Temporality of emotionalizing athletes

Dr Sae Oshima

Senior Academic in Corporate and Marketing Communications at Bournemouth University (UK). She is a trained microethnographer of social interaction. Her research reveals the micro-foundations of societal phenomena, pursues business outcomes as interactional projects, and proposes implications for training in workplaces.

Twitter: @saeminh 

Section 2: Media Coverage & Representation

Sports commentators do not “just” comment. Through delivering commentary, they may negotiate their areas of expertise, construct dramatic events, or construct/reconstruct stereotypes. What follows are my preliminary, micro-ethnographic observations of one such activity that sports commentators engage: discovering and/or constructing emotions in athletes. The following 3 examples are from the Judo matches of the Japanese Abe siblings, aired during the BBC’s 2020 Olympics coverage, Day 2: BBC One 12:15-15:00. Two live commentators narrated the matches, who I refer to as C1 and C2. In performing conversation analysis, I apply Paul ten Have’s transcript conventions.

Generally speaking, live, play-by-play sports commentators provide backstory, observations, and accordingly, interpret an athlete/team’s inner state in real-time. See, for instance, how C1 contextualizes Uta Abe’s facial expression at the time of her victory (found at 2:35.25 in the abovementioned clip):

During this comment, Abe’s mixed (smiling/crying) facial expression appears twice on the screen (where the transcript is bolded). When it first appears, C1 speeds up by connecting her two sentences without pause (“her=you”), emotionalizing Abe’s real-time actions while the visual reference is still fresh among viewers (or accessible, as it ends up appearing again). 

However, C1’s comment is not only about this particular moment; it packages the larger scale of Abe’s emotional journey – “so much pressure” that she must have experienced in her past few years – into this momentary facial expression. Indeed, the work of emotionalizing may connect the audience to multiple points of emotional states that athletes supposedly go through.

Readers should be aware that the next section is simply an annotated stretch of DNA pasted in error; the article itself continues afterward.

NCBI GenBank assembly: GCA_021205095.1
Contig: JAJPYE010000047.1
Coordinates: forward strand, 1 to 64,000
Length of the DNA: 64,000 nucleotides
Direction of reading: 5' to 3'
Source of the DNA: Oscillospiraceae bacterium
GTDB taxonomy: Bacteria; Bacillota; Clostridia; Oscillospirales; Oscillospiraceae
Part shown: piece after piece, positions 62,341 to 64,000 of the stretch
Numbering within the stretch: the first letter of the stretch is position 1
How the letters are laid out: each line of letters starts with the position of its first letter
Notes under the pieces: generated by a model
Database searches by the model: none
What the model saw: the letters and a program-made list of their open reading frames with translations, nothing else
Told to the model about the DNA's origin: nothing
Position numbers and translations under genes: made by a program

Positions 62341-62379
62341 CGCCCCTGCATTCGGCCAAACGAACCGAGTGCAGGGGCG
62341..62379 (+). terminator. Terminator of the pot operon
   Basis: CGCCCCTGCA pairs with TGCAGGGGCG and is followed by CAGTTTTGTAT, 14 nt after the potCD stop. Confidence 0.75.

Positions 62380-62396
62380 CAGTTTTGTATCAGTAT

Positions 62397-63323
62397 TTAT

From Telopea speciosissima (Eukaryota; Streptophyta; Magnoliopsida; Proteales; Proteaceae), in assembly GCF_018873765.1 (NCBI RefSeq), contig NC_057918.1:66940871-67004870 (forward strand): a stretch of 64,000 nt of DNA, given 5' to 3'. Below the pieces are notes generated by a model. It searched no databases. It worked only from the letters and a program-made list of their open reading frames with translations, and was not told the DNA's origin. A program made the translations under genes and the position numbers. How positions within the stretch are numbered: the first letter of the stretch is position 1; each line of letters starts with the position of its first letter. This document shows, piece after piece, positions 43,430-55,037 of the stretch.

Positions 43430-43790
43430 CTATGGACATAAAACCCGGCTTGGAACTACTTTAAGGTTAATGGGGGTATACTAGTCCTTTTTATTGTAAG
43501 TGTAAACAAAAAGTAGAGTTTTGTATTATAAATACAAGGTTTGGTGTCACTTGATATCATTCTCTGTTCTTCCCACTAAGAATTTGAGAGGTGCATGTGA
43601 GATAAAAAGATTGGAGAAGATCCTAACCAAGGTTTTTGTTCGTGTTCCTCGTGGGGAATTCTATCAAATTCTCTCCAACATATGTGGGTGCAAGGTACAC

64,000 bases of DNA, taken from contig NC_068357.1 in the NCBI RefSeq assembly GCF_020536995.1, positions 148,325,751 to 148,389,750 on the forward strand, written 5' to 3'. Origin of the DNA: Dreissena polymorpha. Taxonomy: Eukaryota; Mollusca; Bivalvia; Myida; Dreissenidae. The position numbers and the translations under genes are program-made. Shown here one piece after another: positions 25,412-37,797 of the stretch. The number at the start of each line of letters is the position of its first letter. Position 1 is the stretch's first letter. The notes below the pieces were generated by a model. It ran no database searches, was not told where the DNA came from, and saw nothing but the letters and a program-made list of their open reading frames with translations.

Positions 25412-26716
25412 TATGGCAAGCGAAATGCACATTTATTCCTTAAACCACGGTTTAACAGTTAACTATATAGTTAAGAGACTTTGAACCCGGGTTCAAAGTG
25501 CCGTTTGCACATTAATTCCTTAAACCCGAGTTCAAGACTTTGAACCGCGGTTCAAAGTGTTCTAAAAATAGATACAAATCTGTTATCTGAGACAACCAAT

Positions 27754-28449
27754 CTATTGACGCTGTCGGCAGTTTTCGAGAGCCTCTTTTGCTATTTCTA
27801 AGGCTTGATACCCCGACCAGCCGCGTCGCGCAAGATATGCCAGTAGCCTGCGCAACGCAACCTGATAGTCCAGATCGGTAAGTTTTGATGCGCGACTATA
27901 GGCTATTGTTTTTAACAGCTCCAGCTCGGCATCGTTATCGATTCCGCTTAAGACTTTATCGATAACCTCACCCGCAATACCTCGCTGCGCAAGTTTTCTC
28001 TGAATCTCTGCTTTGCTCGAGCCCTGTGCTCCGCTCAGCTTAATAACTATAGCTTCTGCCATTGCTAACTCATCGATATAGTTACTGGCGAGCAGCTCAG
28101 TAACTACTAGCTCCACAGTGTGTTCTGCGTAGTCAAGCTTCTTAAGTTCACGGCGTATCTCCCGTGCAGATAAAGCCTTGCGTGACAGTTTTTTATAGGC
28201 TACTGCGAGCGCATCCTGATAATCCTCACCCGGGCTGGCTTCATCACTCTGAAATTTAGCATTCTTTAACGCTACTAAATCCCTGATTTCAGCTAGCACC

Going back to a moment before Abe wins, there is a scene where her competitor, Amandine Buchard, comes out of a tackle made by Abe. The camera briefly catches Buchard’s facial expression that may indicate concern or nervousness (2:30.02). Nine seconds later (2:30.11), C1 labels it as a state of being “startled”:  

C2 had been talking during the 9 seconds prior, so it is natural that C1’s observation was offered in a later turn. Yet, this “delay” achieves something else. It is precisely 9 seconds later – where the referred expression disappears and Buchard has re-oriented herself to the game – that it becomes possible for C1 to retrospectively interpret the expression and contextualize it around her current state of having “calmed down”; being “startled” is no longer a negative affair, but acts as the evidence for the claim that “she is mentally very tough”. Buchard’s process of composing herself would not have been embodied in the same way had C1 commented on the initial “startled” expression separately, as it was happening. 

The athlete’s (constructed) emotional state can also be prolonged with live commentary. Immediately after the above mentioned match was the gold medal contest of Uta Abe’s brother,  Hifumi Abe and Vazha Margvelashvili. The already-crowned Olympic champion sister watches from the sidelines, and the camera catches her smile in the middle of it (2:38.15 & 2:38.17). 

A few seconds after the smile was on the screen, C1 emotionalizes it (2:38.19): 

Abe’s smile is long gone from the viewers by the time C1 finishes her comment, and C1 slows her delivery and uses a falling intonation at the end, which could suggest the topic closure. However, C2 immediately latches on and re-topicalizes the smile (2:38.33):

C2 not only revives Abe’s constructed emotion, but upgrades it with the adjective, “massive”. This renewed assessment creates room for C1 to react to and revisit its meaning (Abe is not just relaxed, she is “so” relaxed), which is picked up by C2, who adjusts it by emphasizing the “now”-ness of Abe’s relaxed state (in further contrast to her previous state). While these additional comments could well be a way of filling time while waiting for next “comment-able” moment, the prolonged topicalization gives space for the commentators to co-develop the meaning: from a smile of a relaxing sister, to a massive smile, to the kind of smile we viewers can only witness after someone has won an Olympic gold medal.  

In one hand, emotionalizing athletes is about “what”, e.g. interpreting – or creating – emotions in athletes (which begs the question for another discussion: just how do live commentators socialize audience with what athletes ought to feel or not?). On the other hand, it is also about “when”. Emotionalization may be done on the spot, delayed, prolonged or revived, often packing multiple time-scales into a momentary action, such as a glimpse of a facial expression of an athlete. Such embodied temporalities provide audiences with various sense-making tools to experience the athletes’ emotional journey – regardless of it being discovered or constructed.